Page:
15. GRRM’s A Song of Ice and Fire is a very interesting read. Long ago, I became a fan of Tolkien. When I started reading Martin’s books, I thought he was inspired by Tolkien if only Tolkien planned on killing off every character I ever liked.

  16. Tony

    Wow. Thank you for all the responses – and you’re right, this does sound like I’m more of a fantasy fan. I am indeed on vacation this week, but it’s given me time to absolutely crush through “A Game of Thrones”. Man can tell a story indeed…

    Thank you again for being dear readers.

    – T

  17. I’ve never quite recovered from Douglas Adams – Hitchhikers series and the Dirk Gently series. RIP. (I know the hard core sci-fi-ers will consider this sci-fi-lite!)

  18. You have some good ones there and some I need to put on my list. I’m in the middle of A Game of Thrones and Gene Wolfe’s Book of the New Sun. I’m halfway through Shadow and Claw (the first two books). This series even has its own dictionary, Lexicon Urthus. If you are a word person you will find Mr. Wolfe’s vocabulary very intriguing. The Lexicon could even stand on its own because it is more like an encyclopedia than a dictionary.

  19. See, that’s the thing. SF is a platform, not a genre. There’s SF love stories, SF detective & mystery, SF adventure & thriller, and all kinds of SF dramas. If genre, plot and style are vertical, SF is horizontal; it crosses fiction orthogonally.

    Interesting NPR list! Covers a nice variety.

    Weird to run into this on Fresh Pressed (congrats!) today. I just published an article today, “What is Science Fiction?”…

  20. For the impatient or visually impared, do you have a top 10 sci-fi movie list?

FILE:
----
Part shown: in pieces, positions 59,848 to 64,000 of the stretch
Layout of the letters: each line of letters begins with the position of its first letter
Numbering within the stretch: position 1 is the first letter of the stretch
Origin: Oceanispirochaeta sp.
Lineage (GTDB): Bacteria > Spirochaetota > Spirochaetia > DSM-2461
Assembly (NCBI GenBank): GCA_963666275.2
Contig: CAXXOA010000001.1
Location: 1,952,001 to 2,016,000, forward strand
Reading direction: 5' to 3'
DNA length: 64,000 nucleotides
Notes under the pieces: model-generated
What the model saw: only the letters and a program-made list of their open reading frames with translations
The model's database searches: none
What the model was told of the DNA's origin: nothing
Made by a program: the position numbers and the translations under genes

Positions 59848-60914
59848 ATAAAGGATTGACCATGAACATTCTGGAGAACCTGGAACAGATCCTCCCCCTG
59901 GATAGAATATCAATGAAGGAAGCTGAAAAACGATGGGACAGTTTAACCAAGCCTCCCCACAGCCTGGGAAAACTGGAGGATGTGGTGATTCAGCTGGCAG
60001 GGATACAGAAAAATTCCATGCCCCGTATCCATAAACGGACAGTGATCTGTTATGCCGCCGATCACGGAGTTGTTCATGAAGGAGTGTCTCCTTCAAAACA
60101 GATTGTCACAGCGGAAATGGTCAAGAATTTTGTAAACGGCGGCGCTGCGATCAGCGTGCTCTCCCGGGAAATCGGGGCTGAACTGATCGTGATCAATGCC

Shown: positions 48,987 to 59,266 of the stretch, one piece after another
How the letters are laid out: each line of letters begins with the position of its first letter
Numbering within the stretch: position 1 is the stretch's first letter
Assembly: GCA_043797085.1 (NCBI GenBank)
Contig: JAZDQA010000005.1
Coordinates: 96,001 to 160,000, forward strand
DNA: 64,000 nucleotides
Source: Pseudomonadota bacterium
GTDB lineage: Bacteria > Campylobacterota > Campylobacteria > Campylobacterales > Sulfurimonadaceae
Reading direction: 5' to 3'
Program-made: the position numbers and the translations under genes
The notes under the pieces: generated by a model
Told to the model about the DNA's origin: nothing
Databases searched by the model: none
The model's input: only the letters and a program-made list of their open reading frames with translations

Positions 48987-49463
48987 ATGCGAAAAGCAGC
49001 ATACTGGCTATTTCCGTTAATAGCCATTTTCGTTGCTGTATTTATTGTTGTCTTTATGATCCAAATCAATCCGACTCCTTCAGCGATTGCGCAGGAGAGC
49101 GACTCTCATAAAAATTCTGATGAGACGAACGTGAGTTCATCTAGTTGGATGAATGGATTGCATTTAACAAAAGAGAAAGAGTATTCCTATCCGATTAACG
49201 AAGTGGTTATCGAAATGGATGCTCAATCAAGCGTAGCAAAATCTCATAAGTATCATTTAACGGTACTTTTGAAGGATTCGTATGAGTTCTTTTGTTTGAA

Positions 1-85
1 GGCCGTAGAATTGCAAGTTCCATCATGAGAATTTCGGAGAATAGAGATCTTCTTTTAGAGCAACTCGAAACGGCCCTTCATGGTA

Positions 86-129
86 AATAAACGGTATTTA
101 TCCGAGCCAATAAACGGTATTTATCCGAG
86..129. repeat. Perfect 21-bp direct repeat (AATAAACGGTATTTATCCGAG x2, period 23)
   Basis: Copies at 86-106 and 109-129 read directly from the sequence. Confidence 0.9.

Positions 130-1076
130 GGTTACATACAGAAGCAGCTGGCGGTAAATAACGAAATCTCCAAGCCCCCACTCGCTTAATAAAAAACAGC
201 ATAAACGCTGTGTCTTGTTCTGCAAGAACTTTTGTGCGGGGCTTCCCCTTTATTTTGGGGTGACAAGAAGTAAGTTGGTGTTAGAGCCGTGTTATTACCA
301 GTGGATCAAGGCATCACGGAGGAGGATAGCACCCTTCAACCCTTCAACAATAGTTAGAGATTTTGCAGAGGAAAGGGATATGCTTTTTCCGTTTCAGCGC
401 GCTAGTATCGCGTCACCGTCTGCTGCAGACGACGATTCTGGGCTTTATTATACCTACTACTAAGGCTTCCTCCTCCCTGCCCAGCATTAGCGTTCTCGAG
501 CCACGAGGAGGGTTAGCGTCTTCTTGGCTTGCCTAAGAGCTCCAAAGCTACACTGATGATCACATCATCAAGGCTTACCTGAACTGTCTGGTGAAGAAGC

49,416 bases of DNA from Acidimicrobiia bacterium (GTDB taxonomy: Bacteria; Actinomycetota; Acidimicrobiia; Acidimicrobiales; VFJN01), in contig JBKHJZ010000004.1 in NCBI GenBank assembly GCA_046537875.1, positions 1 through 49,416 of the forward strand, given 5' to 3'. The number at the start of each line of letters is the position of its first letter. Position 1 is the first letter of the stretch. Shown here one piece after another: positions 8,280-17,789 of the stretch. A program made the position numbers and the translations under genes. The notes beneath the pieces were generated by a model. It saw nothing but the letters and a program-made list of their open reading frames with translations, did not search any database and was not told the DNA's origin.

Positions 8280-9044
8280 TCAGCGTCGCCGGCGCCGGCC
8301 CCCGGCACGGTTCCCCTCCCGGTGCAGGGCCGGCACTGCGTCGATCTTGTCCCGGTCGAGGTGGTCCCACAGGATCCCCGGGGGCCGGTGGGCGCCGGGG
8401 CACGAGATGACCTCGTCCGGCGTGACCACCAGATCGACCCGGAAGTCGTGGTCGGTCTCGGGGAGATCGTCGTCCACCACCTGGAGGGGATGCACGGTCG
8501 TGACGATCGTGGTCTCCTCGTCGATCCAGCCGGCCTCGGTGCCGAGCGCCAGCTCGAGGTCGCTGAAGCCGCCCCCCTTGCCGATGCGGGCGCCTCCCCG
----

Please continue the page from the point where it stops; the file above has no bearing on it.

21. NO Dean Koontz. What’s wrong with you… ;P

  22. Now these books are on my “to-read” list.. Thank you :)

  23. Give Martin a try, you won’t be disappointed.


    What about the Jim Butchers series Re Harry Dresden

  25. the books are on my list,thanks

  26. I’m surprised about The Princess Bride! It doesn’t strike me as sci-fi or fantasy!

  27. I’ll give them a whirl if they can be downloaded to my pad!:) How Startrek is that?:)

  28. Drowqueen: “killing off every character I ever liked” Is that a spoiler?

  29. @Curtis Martin – since you are a word person, you’ve got to read the new China Mieville, Embassytown – one of this year’s best, with characters who are literally similes (that’s their jobs) for aliens that don’t speak the same language. I’m halfway through and it is great. Don

  30. @ Perry Nardi – the Dresden Files were reviewed here by the intrepid Scott in an older post – check it out here:


  31. Normally I wouldn’t believe anything NPR says, but since they have Harlan Ellison, Kurt Vonnegut, Stephen R. Donaldson and Orson Scott Card on the list, at least they’re not completely nuts. Just mostly nuts. And/or stupid.

  32. Don: I did see a revie of Embassytown and it was on my list. . . Dropped off somehow. Putting it back on.